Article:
• It's also a solvent, humectant and to some extent a penetration enhancer
  • It has a bad reputation among natural cosmetics advocates but cosmetic scientists and toxicology experts do not agree (read more in the geeky details section)
Read all the geeky details about Propylene Glycol here >>

Also-called: Beeswax | What-it-does: emollient, viscosity controlling, emulsifying, perfuming | Irritancy: 0 | Comedogenicity: 0-2

It's the yellow, solid stuff that you probably know from beeswax candles. It's a natural material produced by honey bees to build their honeycomb.

As for skincare, it's used as an emollient and thickening agent. It's super common in lip balms and lipsticks. 

What-it-does: moisturizer/humectant | Irritancy: 0 | Comedogenicity: 0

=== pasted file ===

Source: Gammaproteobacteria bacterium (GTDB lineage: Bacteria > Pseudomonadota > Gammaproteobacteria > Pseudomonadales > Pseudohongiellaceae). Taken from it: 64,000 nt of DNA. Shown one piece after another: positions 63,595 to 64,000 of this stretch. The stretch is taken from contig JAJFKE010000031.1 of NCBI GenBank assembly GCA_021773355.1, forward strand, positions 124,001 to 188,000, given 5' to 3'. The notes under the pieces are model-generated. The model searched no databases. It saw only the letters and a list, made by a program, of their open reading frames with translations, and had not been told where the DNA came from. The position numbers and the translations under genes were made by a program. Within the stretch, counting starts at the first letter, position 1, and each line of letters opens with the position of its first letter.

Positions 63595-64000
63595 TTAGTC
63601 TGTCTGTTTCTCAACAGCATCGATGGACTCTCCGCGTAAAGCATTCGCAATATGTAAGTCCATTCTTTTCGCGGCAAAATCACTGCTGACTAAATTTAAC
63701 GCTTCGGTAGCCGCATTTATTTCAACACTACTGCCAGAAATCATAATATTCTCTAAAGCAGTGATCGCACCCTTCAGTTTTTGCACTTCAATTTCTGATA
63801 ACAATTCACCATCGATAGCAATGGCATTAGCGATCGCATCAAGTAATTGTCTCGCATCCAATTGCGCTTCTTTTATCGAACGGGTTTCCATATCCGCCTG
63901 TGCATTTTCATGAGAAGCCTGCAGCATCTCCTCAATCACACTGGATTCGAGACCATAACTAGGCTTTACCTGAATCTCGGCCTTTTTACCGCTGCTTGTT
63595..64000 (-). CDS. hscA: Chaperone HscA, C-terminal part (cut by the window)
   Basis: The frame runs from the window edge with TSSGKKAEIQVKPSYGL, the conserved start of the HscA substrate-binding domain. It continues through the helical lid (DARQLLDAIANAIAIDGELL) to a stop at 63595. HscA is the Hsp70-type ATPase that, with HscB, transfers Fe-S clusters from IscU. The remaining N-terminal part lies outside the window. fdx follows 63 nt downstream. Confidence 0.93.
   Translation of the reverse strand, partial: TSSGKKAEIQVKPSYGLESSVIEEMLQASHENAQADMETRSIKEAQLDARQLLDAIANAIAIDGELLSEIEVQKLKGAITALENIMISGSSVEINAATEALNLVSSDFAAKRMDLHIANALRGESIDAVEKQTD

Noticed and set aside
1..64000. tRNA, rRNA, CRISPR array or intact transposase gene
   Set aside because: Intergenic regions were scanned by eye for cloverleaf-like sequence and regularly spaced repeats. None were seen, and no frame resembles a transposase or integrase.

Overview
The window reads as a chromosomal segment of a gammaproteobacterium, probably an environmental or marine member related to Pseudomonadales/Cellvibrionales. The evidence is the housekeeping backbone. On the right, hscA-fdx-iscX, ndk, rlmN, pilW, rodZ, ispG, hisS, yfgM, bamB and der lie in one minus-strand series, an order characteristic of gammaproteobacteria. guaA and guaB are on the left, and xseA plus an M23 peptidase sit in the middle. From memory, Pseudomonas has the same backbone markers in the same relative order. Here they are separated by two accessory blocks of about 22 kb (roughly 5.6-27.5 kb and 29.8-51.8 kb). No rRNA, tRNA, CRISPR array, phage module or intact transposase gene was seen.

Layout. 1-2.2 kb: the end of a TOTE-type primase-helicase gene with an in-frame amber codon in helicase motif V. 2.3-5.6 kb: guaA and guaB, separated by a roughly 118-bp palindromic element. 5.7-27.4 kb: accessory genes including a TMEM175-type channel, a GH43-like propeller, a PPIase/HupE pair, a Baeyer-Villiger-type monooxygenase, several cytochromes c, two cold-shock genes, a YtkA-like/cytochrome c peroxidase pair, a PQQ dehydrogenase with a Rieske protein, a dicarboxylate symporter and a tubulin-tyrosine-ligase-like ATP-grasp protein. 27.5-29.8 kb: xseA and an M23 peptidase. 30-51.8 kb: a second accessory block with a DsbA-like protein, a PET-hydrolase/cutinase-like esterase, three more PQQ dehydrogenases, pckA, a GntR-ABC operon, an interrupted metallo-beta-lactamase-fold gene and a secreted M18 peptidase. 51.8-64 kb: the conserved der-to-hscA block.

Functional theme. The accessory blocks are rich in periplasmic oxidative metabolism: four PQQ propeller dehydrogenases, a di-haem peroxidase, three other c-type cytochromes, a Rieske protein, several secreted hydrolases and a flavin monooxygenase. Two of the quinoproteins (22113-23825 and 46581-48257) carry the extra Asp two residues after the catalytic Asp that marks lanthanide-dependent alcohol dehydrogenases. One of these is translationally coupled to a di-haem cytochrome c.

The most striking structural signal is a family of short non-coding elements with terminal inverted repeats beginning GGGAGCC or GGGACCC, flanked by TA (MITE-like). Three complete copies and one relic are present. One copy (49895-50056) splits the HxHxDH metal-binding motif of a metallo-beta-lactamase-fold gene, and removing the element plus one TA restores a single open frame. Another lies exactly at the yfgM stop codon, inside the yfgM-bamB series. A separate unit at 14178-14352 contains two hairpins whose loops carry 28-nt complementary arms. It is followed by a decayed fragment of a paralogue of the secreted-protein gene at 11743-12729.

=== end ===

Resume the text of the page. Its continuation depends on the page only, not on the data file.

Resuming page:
It's a sweet tasting sugar substitute that helps your skin to hold onto water when used in cosmetic products. It also helps to thicken up products and give them a bit more slip. 

What-it-does: emollient, viscosity controlling | Irritancy: 2 | Comedogenicity: 1

A synthetic liquid oil that can replace mineral oil or silicone oils in the cosmetic formulas. There are different grades depending on the molecular weight ranging from very light, volatile, non-residue leaving ones to more substantial, slight residue leaving ones.

Apart from leaving the skin soft and smooth (emollient), it's also used as a waterproofing agent in sunscreens or makeup products and as a shine enhancer in lip gloss formulas. 

What-it-does: emollient | Irritancy: 0 | Comedogenicity: 3

We don't have description for this ingredient yet.